Soccer and cricket don’t treat female players on a par with their male counterparts when it comes to appearance fee or prize purse. Even though 83% sports disciplines have bridged this gap.
Sport has the power to transcend boundaries of race, religion, gender and nationality. Women in sport defy gender stereotypes; make inspiring role models, and show men and women as equals.
Women are more visible in sport now than ever before: Of a total of 997 athletes, only 22 women competed, for the first time, at the 1900 Games in Paris. The London 2012 Olympics was the first Games in which women competed in every sport of the Olympic programme. In Rio, approximately 4,700 women – 45% of all athletes—represented their countries in 306 events.
But, do sport authorities provide women with same facilities, rewards and recognition as their mail counterparts? Has the gender pay gap improved or declined? The answer, to a major extent, lies in the study conducted by BBC commissioned for Women’s Sport Week.
The study suggests that 83% of sports now reward men and women equally.
BBC reached out to 68 governing bodies out of which 55 responded to researchers and of those, 44 sports pay prize money. Two of those sports (synchronised swimming and nordic combined) see men and women compete alongside each other, and of the remaining 42, 35 pay prize money in equal measures – making up for a healthy 83% rate.
The study thus reveals that the pay gap has narrowed vastly in recent years, with rewards in women’s sports on the rise.
While an increasing number of sports like squash, surfing, badminton, archery, canoeing and various other athletics see equal prize money, financially lucrative disciplines like football, Cricket and golf show some of the biggest disparities. Although, prize money for women has increased substantially in these sports over the past.
Football, which has provided with richest players in the world in form of Ronaldo and Messi, has not been able to produce female icons. The football events like Premier league, Champions League and FIFA World Cup have been discriminatory when it comes to providing prize money.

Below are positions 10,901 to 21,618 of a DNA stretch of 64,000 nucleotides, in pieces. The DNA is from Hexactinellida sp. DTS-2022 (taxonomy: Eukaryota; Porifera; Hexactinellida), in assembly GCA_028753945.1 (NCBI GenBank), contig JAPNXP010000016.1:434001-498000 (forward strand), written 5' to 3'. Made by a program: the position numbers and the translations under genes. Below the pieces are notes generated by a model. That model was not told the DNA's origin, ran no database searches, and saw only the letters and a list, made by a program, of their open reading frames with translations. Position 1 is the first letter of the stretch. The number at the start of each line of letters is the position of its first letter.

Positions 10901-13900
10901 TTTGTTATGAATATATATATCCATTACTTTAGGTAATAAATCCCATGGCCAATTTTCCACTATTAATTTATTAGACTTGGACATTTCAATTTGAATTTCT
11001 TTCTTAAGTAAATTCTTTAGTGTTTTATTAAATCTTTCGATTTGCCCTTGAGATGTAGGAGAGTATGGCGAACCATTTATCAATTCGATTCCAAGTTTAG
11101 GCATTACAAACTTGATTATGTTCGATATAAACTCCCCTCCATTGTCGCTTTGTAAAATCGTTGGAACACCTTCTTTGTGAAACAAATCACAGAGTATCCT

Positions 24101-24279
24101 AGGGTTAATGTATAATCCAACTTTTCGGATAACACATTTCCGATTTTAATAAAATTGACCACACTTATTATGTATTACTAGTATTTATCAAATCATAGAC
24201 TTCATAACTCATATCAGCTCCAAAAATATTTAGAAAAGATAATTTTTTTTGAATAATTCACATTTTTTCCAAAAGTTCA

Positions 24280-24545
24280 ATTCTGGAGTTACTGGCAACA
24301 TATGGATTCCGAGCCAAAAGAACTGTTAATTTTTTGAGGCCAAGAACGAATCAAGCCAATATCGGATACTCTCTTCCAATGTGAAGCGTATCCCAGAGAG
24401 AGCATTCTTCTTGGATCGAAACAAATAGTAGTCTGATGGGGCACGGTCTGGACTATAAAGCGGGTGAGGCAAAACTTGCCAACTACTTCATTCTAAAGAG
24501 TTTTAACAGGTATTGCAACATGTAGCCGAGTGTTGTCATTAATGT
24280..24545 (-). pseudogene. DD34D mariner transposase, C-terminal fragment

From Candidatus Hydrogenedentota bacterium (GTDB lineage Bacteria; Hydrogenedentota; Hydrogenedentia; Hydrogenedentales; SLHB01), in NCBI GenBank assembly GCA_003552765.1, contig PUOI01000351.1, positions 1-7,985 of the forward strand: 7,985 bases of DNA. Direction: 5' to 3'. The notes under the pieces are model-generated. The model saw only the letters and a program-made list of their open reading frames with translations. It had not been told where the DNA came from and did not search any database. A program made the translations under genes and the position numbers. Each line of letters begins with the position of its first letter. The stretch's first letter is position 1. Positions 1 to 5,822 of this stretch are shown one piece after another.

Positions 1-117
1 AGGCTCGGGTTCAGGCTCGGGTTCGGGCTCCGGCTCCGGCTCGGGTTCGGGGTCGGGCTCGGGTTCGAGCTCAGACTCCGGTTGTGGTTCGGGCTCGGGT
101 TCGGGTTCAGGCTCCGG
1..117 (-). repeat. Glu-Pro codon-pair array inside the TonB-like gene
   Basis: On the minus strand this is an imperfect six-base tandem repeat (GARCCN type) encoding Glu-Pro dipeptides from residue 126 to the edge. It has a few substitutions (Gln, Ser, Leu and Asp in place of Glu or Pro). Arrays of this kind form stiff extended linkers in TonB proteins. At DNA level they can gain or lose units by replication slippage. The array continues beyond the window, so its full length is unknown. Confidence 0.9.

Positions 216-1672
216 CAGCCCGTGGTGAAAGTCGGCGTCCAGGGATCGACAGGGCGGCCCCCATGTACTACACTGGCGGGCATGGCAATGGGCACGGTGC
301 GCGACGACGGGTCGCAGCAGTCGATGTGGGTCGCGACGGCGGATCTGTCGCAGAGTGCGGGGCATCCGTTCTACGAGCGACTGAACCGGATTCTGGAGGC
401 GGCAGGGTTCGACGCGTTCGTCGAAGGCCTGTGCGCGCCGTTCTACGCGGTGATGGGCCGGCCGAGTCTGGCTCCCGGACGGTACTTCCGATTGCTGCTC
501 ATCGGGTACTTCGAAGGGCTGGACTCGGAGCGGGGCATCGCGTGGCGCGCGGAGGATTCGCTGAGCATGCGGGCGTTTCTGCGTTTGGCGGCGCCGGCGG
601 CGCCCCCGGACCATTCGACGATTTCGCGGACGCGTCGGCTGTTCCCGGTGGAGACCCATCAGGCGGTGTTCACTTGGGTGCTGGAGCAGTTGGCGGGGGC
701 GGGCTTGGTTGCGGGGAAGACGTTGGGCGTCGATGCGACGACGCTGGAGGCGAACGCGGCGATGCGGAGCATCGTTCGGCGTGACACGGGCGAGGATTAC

While Chelsea received £38m for Premier league title, the women league currently has no prize purses. In Champions league too, Real Madrid were given £13.5m while Lyon, the winners of the women’s Champions League, gained just £219,920. Same is the case with FIFA in which women winners receive just £2m, compared to the men, who win £35m.
The female golfers are among the highest earners in elite sport, still golf also had a significant payment disparity. The male winner in the men’s US Open pockets £1.8m, which is twice as much the winners’ pay packet for women’s category in the same tournament.
In cricket, the prize money for ICC Women’s World Cup 2017 will see a 10-fold increase – up from £150,000 to £1.5m. The victorious cricket team will receive £470,000. However, it’s just incomparable to men’s team. The prize pot for winning men’s team at the 2019 World Cup will be six times at £3.1m.
Tennis was the first sport to pay equal prize money when the US Open started doing so in 1973. By 2004 Athletics, bowls, skating, marathons, shooting, and volleyball all paid equal prize money. Since 2004, a further 12 sports have started doing so.
Prize money for league is based on the number of competitors involved, which means the men’s events award more because more men are competing. However, as many industries have increasingly recognized women widen perspectives, brought in new ideas and innovations there is still a long way to go before we will see full equality in the world of sport.